Friday, July 31, 2015

Beads of Courage

Today was a pretty big day for me. It is exactly one week since my limb-salvage surgery. The doctors removed the drains (vacuum-like tubing that removes the leaking blood and fluids from the area that was operated on). Right now, I'm not hooked up to ANYTHING, so I enjoyed a ride around the hospital in my wheel chair!

Beads of Courage

Rachel´s necklace keeps growing as she earns a "bead of courage" for each step of her treatment
Rachel's necklace keeps growing as she earns a "bead of courage" for each step of her treatment Kurt Kovach

 Today was a pretty big day for me. It is exactly one week since my limb-salvage surgery. The doctors removed the drains (vacuum-like tubing that removes the leaking blood and fluids from the area that was operated on). Right now, I'm not hooked up to ANYTHING, so I enjoyed a ride around the hospital in my wheel chair!

My leg brace also came today. Wearing this brace instead of using the abductor pillow will allow me to move more freely while keeping my hips aligned while I heal from the surgery. I will begin physical therapy with the brace tomorrow morning with Nickie so I can learn how to do things safely and finally go home from the hospital!

The other thing that I got to do today (besides go to school for two hours with the CHOP teacher Jamie) is update my Beads of Courage. When I started my treatment back in February, one of the child-life specialists, Brittany, told me about the beads that oncology patients collect to represent different parts of treatment. My favorite bead is the purple star that you get for having surgery. My strand of beads is already about 4.5 feet long -- and I'm only about half way through treatment!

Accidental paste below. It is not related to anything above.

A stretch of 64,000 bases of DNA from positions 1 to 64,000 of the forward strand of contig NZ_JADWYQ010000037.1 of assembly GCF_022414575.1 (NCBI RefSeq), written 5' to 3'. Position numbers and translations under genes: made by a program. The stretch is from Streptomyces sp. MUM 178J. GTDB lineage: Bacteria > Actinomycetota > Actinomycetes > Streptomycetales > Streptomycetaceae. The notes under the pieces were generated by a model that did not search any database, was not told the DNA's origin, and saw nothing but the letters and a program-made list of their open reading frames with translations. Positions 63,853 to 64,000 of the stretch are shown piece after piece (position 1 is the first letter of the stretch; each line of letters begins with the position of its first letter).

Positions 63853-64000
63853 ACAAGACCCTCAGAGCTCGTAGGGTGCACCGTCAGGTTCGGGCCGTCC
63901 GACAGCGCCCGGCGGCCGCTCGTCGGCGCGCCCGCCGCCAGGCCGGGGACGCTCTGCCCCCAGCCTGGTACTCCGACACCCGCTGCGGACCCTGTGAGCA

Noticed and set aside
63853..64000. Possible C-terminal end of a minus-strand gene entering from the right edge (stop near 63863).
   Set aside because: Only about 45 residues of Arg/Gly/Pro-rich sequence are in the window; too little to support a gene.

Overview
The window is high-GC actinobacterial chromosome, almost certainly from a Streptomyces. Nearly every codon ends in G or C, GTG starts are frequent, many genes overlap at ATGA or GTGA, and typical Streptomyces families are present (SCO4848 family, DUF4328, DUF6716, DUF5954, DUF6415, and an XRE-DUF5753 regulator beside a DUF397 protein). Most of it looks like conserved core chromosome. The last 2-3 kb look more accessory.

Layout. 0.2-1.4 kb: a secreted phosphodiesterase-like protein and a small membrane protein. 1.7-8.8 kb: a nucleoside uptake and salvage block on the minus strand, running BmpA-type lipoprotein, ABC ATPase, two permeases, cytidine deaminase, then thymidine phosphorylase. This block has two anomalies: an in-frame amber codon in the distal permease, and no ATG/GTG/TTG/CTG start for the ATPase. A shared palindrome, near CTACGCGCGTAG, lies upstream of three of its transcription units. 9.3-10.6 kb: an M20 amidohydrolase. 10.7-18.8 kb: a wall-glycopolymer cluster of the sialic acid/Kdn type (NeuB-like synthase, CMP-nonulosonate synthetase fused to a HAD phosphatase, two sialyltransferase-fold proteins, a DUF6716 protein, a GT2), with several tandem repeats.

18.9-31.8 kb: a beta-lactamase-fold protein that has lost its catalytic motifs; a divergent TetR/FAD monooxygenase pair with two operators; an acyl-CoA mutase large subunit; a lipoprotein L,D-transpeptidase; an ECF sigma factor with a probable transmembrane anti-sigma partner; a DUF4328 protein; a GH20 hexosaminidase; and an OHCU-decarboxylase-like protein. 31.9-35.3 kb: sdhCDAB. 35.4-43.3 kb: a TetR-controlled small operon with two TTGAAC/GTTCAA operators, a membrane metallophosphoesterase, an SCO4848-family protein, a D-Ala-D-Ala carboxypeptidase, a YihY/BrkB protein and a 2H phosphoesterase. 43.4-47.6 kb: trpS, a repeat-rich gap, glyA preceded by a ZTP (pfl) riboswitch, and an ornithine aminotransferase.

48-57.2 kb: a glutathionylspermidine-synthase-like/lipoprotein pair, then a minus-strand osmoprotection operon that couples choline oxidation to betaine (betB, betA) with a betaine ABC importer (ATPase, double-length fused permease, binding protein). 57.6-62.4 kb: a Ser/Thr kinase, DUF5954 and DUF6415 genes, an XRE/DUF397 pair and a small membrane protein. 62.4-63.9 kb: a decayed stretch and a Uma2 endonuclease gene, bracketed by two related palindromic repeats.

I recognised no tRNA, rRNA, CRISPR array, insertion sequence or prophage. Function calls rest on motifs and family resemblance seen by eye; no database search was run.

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About this blog
Rachel Kovach, 12, is a seventh-grader at Mother Theresa Regional School in Atlantic Highlands, N.J. She lives in Highlands, N.J., near the Sandy Hook national seashore, with her parents, Mari and Kurt Kovach.

Since first grade, Rachel has been swimming with the Monmouth Barracudas, a year-round competitive United States Swimming Club program. She hopes to continue competitive swimming after her cancer treatment; if not, she envisions coaching someday or maybe a career in medicine. Figure skating and jazz dancing have been big parts of her life. One of the things she hates about being in the hospital is missing her dog Cocoa and her many friends.

Rachel's doctors

These are the key physicians overseeing Rachel’s care at Children’s Hospital of Philadelphia:

Naomi BalamuthNaomi Balamuth, pediatric oncologist, specializes in treating pediatric sarcomas, a subset of solid tumors.

 

 

Richard B. WomerRichard B. Womer, pediatric oncologist, led studies of the latest chemotherapy treatment protocol for Ewing’s sarcoma.

 

 

John P. DormansJohn P. Dormans, M.D., chief of orthopaedic surgery, is an international expert in the surgical treatment of musculoskeletal tumors.

 

Timeline of Rachel Kovach’s Treatment

Dec. 3, 2010: Pain in Rachel's right knee is initially diagnosed as tendinitis.

Jan. 20: An MRI reveals a tumor in right leg.

Jan 24: Rachel sees John Dormans, chief of orthopedic surgery at Children's Hospital of Philadelphia.

Jan. 27: A biopsy confirms Ewing's sarcoma.

February to mid-April: Regimens of chemotherapy alternate every other week. The three-drug regimen is given over two days; the two-drug regimen is given over five days.

May 3: Surgery replaces most of the right femur with a prosthesis.

May 5: A Children's Hospital team will help Rachel get out of bed.

May 10 to September: Alternating regimens of chemotherapy are to resume.

Around May 10: Physical therapy will begin in the hospital and continue for at least several months after Rachel goes home.

Onco Girl
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